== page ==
The story is complicated, taking in four generations of Rabinowitzes and Andersons but comes down to this: Ellen Rabinowitz has inherited her grandmother’s house in Troy – the house where she grew up and ran away from as soon as she could. When cleaning it out, Ellen discovers a picture of her Grandmother Lucy, as a young woman, ripped from a magazine, sitting next to a man, having a picnic – the caption, “Has Unknown Soldier Found True Love?” As she tries to discover the identity of the man in the picture, she uncovers secrets about her Grandmother Anderson and about herself, and has to choose what to remember and what to forget.

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REVIEW: Regional Premiere of ‘john & jen” @ the Theater Barn [Berkshire on Stage]

Wednesday, August 5th, 2015

Caitlin Mesiano and Michael Luongo in “john & jen” at the Theater Barn in New Lebanon, NY from July 30 through August 9.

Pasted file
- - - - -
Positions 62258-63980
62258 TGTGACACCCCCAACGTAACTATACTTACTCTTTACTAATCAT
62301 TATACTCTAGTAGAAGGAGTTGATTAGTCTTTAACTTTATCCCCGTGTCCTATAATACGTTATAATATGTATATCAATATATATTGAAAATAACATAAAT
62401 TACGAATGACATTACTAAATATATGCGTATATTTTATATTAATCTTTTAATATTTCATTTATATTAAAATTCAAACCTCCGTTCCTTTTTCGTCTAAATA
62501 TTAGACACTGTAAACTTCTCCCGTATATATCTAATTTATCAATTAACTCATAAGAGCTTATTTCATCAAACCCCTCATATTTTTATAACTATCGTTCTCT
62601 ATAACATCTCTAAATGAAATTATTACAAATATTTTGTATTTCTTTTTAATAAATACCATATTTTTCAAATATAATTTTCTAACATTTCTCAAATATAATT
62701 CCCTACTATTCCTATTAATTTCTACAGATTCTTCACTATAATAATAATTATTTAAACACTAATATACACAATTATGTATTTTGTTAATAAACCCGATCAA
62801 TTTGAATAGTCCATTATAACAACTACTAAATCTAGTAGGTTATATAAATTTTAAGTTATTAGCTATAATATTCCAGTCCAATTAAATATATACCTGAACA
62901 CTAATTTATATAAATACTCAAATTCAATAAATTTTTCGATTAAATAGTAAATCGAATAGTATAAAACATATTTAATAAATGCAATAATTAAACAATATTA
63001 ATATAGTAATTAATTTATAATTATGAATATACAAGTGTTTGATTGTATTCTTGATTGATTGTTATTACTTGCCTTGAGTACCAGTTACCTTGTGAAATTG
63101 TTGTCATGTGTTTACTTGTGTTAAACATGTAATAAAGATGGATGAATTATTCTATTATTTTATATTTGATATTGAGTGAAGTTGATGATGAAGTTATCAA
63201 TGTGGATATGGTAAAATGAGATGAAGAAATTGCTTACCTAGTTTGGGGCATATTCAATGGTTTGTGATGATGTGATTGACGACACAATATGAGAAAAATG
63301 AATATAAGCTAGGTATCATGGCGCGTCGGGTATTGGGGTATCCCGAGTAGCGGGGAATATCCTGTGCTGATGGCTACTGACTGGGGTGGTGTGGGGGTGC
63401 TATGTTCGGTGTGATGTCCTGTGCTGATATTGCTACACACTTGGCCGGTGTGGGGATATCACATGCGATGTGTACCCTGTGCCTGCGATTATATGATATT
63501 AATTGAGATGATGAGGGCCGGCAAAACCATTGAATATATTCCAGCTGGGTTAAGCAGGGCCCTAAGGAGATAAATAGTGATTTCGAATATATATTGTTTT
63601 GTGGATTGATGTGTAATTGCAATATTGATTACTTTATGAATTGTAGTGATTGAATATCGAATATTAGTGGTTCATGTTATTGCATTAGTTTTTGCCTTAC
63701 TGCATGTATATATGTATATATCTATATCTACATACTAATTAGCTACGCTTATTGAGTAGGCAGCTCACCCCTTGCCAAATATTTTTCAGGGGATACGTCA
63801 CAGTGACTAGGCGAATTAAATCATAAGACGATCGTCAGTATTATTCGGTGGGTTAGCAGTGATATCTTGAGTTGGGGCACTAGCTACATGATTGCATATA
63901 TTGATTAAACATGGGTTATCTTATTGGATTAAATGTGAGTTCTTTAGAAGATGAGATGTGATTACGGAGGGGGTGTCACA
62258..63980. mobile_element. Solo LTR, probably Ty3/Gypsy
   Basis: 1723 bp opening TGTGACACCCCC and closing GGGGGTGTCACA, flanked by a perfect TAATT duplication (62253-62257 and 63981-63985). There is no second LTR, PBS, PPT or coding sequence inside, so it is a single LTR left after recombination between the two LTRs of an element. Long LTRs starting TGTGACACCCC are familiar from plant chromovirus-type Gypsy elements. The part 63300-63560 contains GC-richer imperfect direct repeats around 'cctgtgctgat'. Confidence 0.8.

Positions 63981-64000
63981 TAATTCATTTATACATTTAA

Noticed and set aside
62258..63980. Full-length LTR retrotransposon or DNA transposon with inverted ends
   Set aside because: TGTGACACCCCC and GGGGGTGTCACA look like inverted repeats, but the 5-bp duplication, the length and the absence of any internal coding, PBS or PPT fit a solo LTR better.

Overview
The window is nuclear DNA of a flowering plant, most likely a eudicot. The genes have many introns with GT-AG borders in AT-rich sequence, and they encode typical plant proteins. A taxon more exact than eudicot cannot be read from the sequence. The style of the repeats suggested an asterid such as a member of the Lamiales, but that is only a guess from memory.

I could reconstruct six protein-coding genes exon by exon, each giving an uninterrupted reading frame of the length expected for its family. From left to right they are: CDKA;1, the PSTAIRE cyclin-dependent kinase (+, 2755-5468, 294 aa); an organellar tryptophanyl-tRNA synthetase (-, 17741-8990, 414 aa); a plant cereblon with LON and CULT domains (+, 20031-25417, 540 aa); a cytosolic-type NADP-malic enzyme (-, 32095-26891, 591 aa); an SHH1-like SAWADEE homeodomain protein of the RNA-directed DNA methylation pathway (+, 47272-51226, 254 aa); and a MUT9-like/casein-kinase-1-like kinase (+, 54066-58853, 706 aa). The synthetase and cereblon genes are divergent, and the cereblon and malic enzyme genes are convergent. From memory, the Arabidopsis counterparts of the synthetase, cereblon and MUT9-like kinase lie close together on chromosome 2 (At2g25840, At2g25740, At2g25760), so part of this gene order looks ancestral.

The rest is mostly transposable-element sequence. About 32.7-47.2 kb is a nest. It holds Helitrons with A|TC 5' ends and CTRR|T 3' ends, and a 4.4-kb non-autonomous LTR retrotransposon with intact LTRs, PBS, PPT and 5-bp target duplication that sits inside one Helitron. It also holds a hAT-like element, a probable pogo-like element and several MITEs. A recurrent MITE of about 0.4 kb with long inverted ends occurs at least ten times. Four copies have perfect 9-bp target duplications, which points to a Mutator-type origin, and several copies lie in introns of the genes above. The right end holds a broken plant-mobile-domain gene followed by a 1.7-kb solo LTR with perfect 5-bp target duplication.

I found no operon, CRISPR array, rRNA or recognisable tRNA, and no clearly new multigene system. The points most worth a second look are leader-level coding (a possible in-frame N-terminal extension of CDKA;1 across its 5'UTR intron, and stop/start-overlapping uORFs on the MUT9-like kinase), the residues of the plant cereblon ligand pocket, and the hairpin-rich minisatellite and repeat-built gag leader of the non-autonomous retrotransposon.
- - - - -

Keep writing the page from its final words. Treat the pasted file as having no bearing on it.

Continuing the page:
Caitlin Mesiano and Michael Luongo in “john & jen” at the Theater Barn, New Lebanon, July 30-August 9.


Theater review by Gail M. Burns

john & jen is the area premiere of a melancholy little musical about a woman who spends her whole life, well, the first 45 years at least, trying desperately to take care of the men in her life, only to have them either fail her or reject her smothering efforts. Over the course of the show we learn next to nothing about her – her desires and dreams and talents – but we learn all about them. You will not be surprised when I tell you this show was written by two men, composer Andrew Lippa and lyricist Tom Greenwald.

The woman’s name is Jen and the men with whom she struggles are her unseen, unnamed and physically abusive father; her six-years-younger brother, John, who is killed in Vietnam at the age of 19; her son, also John; and Jason, the father of her child, who is never seen on stage or in the child’s life. The show takes place over the course of 38 years – 1952-1990 – and is set primarily in the United States, although the first scene of the second act occurs in Canada, where Jen and Jason have moved so that he can avoid the draft. In this solid production at the Theater Barn in New Lebanon, Caitlin Mesiano plays Jen and Michael Luongo plays her brother John in Act I and her son John in Act II.